Forgetting kanji/vocab

I consistently average above 90%+ for reviews, and begin to feel extremely comfortable with the kanji/vocab in the current level. I study every day without fail.

HOWEVER, once I move onto the next level, prior levels start to become hazy incredibly quickly. I start to get slower & less confident with the older vocab.

I know the SRS will adjust accordingly, and continue showing me older words, but I was hoping for some reassurance. It’s frustrating to be so confident with words just 2 weeks prior, only to begin to forget so quickly :frowning:

I find myself wishing the first reviews of older materials came a little earlier, before I got to that point. Is there a way to manually adjust this?

Thanks so much :pray:

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I’m not sure there is a native WaniKani function for that, but maybe take a look into Plug-ins and userscripts here in the forum?

As for what I do, I also practice the vocab the other way around with KaniWani. Maybe that is something that can help you anchor stuff much more firmly?

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I also got/get that feeling, I think it’s natural.

It’s almost like the new stuff I’m learning on my level is pushing the stuff from my previous level right out of my brain.

Well here’s something to think about:

Level 2 has 34 radicals, 36 kanji & 78 vocab that’s 148 items, but your brain actually has to learn like 300+ items. Why? because 36 kanji means 36 meanings, 36 readings, On’yomi & Kun’yomi for each. And many kanji have multiple On/Kun readings, so it really starts to add up quickly.

So I think, it’s ok to not remember it all or start to get hazy especially when you move onto a new level and start learning new content. But after a few months of repeating them over and over, they’ll just stick with you.

So I would just say stick with it, and also don’t overdo it because that can actually be more detrimental. There are other things you can focus on outside of WaniKani such as grammar (it’s never too early to start), or listening practice.

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You need to forget in order to remember. Don’t worry about it. Just continue to move on and learn new things.

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I get this a bunch too, mostly with the vocab. A lot of the vocab on Wanikani isn’t the sort of vocab I run into naturally so it falls on the “lose it” side of “use it or lose it” for me ;c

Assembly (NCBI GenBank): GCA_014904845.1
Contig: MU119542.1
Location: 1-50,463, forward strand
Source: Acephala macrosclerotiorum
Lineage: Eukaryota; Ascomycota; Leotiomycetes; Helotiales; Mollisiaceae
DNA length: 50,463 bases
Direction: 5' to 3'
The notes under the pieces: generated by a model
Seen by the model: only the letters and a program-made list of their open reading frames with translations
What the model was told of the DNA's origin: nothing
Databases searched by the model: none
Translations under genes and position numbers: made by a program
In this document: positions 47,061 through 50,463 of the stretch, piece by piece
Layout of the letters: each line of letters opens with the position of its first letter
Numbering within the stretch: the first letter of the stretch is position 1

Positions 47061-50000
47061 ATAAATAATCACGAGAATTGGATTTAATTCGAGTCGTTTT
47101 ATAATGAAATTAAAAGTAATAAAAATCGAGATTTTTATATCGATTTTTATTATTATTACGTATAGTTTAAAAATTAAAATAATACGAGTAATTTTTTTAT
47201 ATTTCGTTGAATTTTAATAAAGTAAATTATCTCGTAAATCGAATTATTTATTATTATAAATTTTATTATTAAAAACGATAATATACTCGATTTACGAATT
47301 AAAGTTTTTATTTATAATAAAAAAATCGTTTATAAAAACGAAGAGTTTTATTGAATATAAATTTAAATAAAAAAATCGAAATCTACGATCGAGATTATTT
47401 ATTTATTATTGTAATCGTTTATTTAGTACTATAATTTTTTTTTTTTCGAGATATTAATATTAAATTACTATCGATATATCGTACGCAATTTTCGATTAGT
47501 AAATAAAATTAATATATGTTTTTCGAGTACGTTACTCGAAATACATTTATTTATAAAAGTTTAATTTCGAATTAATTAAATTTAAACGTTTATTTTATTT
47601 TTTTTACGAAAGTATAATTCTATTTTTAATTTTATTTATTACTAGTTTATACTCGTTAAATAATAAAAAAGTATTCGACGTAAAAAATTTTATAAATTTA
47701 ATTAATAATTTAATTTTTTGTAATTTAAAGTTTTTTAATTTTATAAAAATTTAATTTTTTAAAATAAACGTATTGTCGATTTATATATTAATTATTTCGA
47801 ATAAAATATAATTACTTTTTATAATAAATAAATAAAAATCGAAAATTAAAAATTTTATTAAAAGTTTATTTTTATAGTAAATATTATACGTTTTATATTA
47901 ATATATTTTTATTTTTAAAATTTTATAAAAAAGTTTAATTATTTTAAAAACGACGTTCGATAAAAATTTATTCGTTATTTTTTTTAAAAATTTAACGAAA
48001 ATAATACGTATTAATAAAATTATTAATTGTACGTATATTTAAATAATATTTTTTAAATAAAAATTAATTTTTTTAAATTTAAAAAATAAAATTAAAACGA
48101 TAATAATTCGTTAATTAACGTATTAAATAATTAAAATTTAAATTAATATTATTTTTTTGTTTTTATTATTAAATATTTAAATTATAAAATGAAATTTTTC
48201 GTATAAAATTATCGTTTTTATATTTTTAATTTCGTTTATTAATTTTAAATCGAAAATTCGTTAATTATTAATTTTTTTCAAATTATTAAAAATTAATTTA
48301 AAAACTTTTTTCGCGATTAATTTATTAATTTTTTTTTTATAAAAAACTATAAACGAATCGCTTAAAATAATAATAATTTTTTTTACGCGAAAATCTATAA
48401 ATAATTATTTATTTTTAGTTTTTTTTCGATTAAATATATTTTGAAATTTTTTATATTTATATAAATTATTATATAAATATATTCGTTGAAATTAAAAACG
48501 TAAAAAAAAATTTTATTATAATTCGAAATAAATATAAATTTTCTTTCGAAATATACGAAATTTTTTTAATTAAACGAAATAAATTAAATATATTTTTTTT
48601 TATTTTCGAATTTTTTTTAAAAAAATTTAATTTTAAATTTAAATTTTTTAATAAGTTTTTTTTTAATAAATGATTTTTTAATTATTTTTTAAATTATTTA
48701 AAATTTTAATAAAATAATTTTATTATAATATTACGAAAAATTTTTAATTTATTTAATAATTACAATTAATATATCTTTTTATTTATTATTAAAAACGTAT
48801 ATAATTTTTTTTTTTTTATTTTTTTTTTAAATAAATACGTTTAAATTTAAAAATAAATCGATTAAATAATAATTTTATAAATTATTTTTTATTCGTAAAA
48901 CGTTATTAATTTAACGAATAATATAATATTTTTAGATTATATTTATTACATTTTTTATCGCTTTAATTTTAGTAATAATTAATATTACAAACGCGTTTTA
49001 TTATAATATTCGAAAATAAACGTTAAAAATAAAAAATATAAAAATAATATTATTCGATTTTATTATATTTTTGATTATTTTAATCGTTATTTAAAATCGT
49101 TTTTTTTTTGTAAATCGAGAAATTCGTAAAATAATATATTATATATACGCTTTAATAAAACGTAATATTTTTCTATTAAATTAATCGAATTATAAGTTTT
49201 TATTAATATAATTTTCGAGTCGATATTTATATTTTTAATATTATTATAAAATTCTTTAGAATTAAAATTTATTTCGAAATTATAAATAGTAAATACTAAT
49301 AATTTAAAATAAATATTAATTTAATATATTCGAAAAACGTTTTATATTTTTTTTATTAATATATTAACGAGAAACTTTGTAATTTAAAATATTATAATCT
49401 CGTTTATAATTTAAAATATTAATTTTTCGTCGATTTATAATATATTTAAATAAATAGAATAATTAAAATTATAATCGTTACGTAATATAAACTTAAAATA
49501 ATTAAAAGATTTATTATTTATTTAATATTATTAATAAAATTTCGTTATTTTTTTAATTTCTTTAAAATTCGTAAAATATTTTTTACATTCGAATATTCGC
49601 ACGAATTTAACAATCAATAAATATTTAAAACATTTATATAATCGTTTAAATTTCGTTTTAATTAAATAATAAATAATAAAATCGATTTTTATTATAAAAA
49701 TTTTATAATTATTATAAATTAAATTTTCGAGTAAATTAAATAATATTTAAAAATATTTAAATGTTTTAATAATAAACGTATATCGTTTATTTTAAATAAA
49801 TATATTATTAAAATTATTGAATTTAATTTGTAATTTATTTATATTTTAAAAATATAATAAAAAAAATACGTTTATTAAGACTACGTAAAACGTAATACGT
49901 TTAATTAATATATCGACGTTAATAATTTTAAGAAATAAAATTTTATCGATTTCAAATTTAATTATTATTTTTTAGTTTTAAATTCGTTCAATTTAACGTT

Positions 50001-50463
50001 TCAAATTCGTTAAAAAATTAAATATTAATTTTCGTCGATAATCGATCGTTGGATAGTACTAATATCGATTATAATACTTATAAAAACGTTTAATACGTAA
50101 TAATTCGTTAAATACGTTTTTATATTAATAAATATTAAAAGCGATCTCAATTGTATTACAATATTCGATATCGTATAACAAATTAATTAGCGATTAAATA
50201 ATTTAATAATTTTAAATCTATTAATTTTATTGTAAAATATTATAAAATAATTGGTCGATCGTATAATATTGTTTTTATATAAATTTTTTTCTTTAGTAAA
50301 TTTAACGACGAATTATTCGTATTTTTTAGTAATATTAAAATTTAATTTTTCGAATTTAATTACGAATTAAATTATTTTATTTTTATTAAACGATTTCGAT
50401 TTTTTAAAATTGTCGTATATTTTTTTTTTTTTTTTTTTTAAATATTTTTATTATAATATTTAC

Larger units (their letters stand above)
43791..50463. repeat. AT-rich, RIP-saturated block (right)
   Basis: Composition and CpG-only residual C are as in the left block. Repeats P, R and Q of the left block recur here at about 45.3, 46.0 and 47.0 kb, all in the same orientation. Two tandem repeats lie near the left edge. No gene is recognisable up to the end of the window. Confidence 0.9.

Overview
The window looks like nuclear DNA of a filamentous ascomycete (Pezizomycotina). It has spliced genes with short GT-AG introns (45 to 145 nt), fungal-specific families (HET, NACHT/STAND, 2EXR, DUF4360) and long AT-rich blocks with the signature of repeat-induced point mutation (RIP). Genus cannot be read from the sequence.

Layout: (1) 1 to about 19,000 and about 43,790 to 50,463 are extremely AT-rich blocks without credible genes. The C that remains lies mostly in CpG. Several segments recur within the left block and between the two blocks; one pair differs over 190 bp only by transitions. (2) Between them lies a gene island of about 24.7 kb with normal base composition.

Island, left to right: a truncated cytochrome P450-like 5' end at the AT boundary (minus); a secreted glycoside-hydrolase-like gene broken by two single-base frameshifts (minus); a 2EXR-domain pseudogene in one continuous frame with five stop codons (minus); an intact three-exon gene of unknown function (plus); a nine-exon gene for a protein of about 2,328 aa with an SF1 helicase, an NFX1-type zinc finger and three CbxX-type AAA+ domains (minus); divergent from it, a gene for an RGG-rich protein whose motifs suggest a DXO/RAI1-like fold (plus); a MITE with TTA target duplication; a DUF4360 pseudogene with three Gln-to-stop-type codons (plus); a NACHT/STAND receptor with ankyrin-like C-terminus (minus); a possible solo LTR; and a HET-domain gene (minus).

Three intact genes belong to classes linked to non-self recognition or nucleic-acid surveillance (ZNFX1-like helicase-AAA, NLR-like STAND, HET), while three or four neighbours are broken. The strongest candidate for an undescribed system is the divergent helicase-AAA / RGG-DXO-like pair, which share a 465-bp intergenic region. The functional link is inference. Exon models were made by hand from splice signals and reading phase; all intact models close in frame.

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SRS has this problem, where the first time you learn a word, you learn it together with many other words it associates with, because that’s how they set them up in sets, and that makes retaining it easier.

However, once you forget it once, and it comes up again to re-learn, it won’t be surrounded by those other words, because you didn’t forget them at the same time. It will be on its own, with no context whatsoever.

To me, this makes it a hundred times harder to retain, and makes all the SRS systems I see (except probably custom Anki decks, where people put enough context in on each card) essentially lie to you thet they’re making it as easy as it can be to re-remember forgotten words. Context and all the words given word associates with, connects to, matters the most.

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It can be really helpful to put the vocab in context, and practice it outside of WK. Try writing some sentences using new vocab, or do more reading. Coming across words in the wild will cement them in your brain in a way beyond just doing reviews will.

It’s very tricky when you’re a beginner though!

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that’s pretty normal. after all, these are new things, which your brain hasn’t had many chances to reinforce in your memory.

what you need a bit more exposure. i use the “recent mistakes” extra study option once a day (for extra exposure to stuff i got wrong). reading is perhaps the best way to get extra exposure, but might be a bit hard this early on. if you watch anime, you might make a habit out of pausing it whenever there are kanji on screen, and seeing if you recognise any of them? seeing kanji you recognise out in the wild is exciting, and that helps to reinforce things ^^

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It’s exhausting and not as well “structured” as Wanikani, but yeah it’s true. You only REALLY learn, what you encounter in the wild.

That’s not easy, because the material that actually uses many Kanji is often also really hard :smiley:

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This is true, but I don’t think it’s a serious problem with SRSs.

As you progress you will frequently come across 熟語(じゅくご) (compound word) vocabulary that use characters from prior levels.

The expression, though, is “use it or lose it”. Even natives begin to forget their kanji if they don’t read Japanese regularly. Getting to level 60 or even burning everything is just the beginning of a journey. WK is inevitably just an early part of the process that must be augmented with “real” reading.

My advice to the OP is not to worry about it. Forgetting earlier stuff is a normal, necessary part of the process that we all go through. How else will the SRS know what you need more practice with unless you answer incorrectly occasionally?

Memorizing isn’t a process of 8-reviews-and-done, some items will require dozens or even hundreds of reviews to memorize.

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It’s natural to forget stuff when you don’t review it for a while.
But remember, WaniKani has its own system, and getting things wrong is just part of the process. Incorrectly answering and forgetting stuff will cause you to review the item more. Don’t sweat it, you’ll master it eventually. Everyone goes through this sometime in their kanji journey, and it’ll stick in your brain soon.
:crabigator: :durtle:

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My question to you is are you speed running/going too fast? Are you using the extra study feature?

The extra study is amazing for restudying new vocabulary, recent mistakes, and any burn items if you have any burned.